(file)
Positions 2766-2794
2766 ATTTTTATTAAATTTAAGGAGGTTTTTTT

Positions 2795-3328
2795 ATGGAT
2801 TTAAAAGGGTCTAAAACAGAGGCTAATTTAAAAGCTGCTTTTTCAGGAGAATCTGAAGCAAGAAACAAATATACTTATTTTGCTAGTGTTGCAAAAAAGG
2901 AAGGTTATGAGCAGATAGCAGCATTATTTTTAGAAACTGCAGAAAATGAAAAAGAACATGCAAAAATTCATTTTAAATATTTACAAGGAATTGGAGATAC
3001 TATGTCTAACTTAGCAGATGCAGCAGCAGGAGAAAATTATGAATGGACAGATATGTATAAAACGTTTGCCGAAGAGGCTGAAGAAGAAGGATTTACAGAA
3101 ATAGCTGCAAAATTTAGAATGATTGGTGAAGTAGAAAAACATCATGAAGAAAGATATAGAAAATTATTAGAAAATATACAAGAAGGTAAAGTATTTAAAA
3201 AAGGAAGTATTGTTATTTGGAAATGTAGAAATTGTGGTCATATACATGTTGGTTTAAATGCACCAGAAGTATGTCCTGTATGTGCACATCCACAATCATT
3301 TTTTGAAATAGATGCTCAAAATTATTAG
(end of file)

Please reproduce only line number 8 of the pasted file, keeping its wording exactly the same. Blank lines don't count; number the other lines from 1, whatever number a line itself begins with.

3101 ATAGCTGCAAAATTTAGAATGATTGGTGAAGTAGAAAAACATCATGAAGAAAGATATAGAAAATTATTAGAAAATATACAAGAAGGTAAAGTATTTAAAA